Meet Victoria Cerón Galdámez (28), a Chilean who through her university graduate thesis titled “Telare” (meaning “Restorer Of Textile Garbage”) discovered her path to building a sustainable fashion brand. During her final and iconic days as a graphic design student at the Universidad Santo Tomás (CL), she started a big journey in the world of costume design through the objective of her degree thesis which eventually turned out to be what is known generally as the “Telare Project.” She found an idea and built a brand around it. She focused, creatively fusing discarded fabric weaving looms into beautiful fabrics to make elegant garments. She didn’t just focus on garments, but she expanded her scope to implement this yet seen [then] creatively into making handbags, blankets, sofa pillow covers, and so on. As boundless as creativity can be, she had eyes on more fashionable things like other clothing accessories to make sure that her brand covers different areas of fashion soon; from simple dresses to stunning jackets.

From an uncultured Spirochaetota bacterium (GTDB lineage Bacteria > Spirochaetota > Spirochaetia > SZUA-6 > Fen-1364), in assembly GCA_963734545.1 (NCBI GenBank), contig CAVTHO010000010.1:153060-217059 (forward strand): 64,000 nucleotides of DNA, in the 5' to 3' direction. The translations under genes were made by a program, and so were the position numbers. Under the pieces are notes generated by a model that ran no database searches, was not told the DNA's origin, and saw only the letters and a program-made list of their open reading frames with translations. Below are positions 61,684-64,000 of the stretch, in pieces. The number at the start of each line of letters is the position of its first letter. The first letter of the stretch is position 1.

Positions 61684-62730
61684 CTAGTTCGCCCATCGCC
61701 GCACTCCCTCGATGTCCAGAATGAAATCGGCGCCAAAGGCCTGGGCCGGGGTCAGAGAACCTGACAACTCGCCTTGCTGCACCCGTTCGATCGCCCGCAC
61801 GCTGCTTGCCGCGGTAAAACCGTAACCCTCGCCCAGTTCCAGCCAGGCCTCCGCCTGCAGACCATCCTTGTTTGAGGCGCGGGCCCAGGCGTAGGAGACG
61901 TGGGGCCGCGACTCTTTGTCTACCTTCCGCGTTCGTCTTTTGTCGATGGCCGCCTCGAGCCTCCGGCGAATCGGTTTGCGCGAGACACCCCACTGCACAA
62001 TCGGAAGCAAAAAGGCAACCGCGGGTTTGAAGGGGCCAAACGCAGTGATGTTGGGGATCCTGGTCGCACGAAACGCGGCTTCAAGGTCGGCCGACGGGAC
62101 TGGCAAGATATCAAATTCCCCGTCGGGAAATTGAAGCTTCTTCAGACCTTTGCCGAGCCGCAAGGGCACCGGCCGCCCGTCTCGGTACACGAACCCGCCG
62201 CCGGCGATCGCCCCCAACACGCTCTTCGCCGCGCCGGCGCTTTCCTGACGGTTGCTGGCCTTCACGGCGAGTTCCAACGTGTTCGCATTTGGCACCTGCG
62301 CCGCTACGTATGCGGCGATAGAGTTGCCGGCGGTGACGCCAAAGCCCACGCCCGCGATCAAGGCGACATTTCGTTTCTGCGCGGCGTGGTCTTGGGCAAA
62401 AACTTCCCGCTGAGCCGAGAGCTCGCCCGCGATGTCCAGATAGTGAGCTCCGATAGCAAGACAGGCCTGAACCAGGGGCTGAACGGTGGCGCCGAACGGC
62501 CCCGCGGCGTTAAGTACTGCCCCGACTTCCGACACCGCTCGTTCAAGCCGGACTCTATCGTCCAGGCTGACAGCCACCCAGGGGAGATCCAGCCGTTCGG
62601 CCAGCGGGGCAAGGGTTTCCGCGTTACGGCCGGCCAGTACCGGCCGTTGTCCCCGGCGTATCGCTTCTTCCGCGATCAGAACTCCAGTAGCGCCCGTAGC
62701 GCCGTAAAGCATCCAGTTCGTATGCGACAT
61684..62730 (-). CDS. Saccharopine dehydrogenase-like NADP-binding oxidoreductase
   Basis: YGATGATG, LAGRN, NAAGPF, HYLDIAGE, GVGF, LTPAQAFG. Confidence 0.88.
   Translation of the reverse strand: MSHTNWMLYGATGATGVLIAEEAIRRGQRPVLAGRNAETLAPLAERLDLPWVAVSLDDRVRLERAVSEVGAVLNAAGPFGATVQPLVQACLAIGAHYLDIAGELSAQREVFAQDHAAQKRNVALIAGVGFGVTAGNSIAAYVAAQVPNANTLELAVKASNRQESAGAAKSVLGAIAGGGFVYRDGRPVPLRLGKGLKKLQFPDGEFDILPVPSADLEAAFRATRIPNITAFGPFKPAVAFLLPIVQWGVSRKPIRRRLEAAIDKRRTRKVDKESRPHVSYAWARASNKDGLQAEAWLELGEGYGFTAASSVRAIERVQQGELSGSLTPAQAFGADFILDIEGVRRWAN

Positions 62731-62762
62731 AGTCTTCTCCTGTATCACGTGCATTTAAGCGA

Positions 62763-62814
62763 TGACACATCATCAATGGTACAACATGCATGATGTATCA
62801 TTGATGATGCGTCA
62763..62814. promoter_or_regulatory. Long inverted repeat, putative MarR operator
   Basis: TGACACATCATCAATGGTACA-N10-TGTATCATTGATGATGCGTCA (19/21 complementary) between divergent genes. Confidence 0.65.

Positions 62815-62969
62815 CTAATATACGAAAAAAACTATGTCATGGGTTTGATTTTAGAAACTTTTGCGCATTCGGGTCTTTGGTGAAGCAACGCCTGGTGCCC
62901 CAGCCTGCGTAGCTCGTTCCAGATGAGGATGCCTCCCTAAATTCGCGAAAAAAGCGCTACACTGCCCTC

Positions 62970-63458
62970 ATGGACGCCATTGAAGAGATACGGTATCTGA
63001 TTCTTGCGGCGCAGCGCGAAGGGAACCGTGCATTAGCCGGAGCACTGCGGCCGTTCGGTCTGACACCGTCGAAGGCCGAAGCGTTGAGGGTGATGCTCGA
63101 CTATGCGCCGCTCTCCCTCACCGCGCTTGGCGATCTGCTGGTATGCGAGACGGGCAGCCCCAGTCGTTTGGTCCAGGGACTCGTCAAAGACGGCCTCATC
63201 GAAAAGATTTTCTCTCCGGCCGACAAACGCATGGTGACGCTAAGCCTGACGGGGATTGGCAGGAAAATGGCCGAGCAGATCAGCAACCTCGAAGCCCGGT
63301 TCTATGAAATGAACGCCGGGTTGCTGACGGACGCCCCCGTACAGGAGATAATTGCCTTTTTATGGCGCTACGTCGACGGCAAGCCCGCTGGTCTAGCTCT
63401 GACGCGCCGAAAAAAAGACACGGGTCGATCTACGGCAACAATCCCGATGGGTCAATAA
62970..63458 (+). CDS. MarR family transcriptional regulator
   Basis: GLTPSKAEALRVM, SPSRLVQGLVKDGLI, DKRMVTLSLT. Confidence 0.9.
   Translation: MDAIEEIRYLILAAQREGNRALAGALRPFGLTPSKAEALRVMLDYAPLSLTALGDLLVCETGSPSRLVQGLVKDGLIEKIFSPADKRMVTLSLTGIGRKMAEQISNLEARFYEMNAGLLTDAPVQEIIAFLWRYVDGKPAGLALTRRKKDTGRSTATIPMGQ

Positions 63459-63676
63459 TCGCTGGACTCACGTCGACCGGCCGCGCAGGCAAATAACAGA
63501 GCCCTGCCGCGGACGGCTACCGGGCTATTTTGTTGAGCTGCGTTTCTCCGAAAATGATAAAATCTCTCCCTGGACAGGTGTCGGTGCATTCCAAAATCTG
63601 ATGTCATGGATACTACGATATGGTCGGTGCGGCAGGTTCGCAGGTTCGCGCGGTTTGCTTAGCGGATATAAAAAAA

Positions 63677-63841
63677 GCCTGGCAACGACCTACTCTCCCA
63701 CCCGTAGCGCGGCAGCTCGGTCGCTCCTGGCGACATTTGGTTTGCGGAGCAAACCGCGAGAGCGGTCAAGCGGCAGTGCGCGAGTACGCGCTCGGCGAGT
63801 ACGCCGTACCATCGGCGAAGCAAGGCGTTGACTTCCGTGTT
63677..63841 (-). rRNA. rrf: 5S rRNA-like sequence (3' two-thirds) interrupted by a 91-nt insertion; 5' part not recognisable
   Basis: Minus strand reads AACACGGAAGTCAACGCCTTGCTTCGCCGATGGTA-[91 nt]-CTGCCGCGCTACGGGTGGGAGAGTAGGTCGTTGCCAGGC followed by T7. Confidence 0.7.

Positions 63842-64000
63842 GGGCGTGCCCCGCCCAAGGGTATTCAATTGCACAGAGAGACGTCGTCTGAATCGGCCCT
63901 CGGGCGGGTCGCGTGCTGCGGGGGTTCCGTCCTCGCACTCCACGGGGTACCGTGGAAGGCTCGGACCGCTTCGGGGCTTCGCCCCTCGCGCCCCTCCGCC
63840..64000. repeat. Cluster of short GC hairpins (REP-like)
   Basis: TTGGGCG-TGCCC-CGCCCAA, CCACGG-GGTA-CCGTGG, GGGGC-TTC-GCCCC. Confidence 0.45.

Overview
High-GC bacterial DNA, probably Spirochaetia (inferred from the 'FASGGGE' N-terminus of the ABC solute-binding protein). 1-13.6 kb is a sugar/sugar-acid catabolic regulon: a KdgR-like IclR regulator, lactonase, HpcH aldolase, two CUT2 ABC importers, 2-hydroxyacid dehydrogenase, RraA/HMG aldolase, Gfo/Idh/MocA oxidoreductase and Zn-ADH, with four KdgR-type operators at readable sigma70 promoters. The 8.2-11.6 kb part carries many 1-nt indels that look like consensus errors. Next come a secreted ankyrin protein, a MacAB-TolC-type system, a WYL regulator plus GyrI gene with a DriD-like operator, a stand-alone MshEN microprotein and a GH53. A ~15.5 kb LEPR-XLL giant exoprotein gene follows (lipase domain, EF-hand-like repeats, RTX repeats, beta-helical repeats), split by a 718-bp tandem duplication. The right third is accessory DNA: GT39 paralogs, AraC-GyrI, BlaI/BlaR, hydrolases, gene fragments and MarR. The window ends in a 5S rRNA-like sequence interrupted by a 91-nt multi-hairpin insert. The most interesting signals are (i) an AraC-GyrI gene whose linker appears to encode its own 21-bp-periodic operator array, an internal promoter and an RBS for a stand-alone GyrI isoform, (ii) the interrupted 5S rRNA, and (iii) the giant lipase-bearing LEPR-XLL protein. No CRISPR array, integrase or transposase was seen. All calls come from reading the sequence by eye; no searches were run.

Her designs were exhibited at a contest in Madrid after her graduation -thanks to her a teacher who made this happen. Her designs earned a second place position in the wardrobe category of the prestigious Madrid contest. What a great start for such an innovation. With all her nerves grinning with enthusiasm, Victoria began to sort ways of bringing her brand to the knowledge of the broader public.
Now you may ask; what does Telare do? And what is its elaboration process? This brand has been included mainly for its ideology and philosophy: recycling and sustainability. One of the most crucial questions for Victoria was what humans could do from their positions in society to take care of their immediate environment?” She has found her answer.
Telare is what it had to be, a new way of seeing the “garbage of fashion.” From contests and music festivals such as Lollapalooza, Telare began to be presented as a brand and not as Victoria Cerón. The first real and concise production of Telare was made for Lollapalooza, Chile, where the interior billiards were lined with packing tape (disposable material) and the exterior with fabric. Within days, the fabrics were sold.
Soon enough, she went on to make wallets, and the idea of wallets turned to be a successful one. Telare soon began to reinforce its central ideology: “TO RECYCLE.”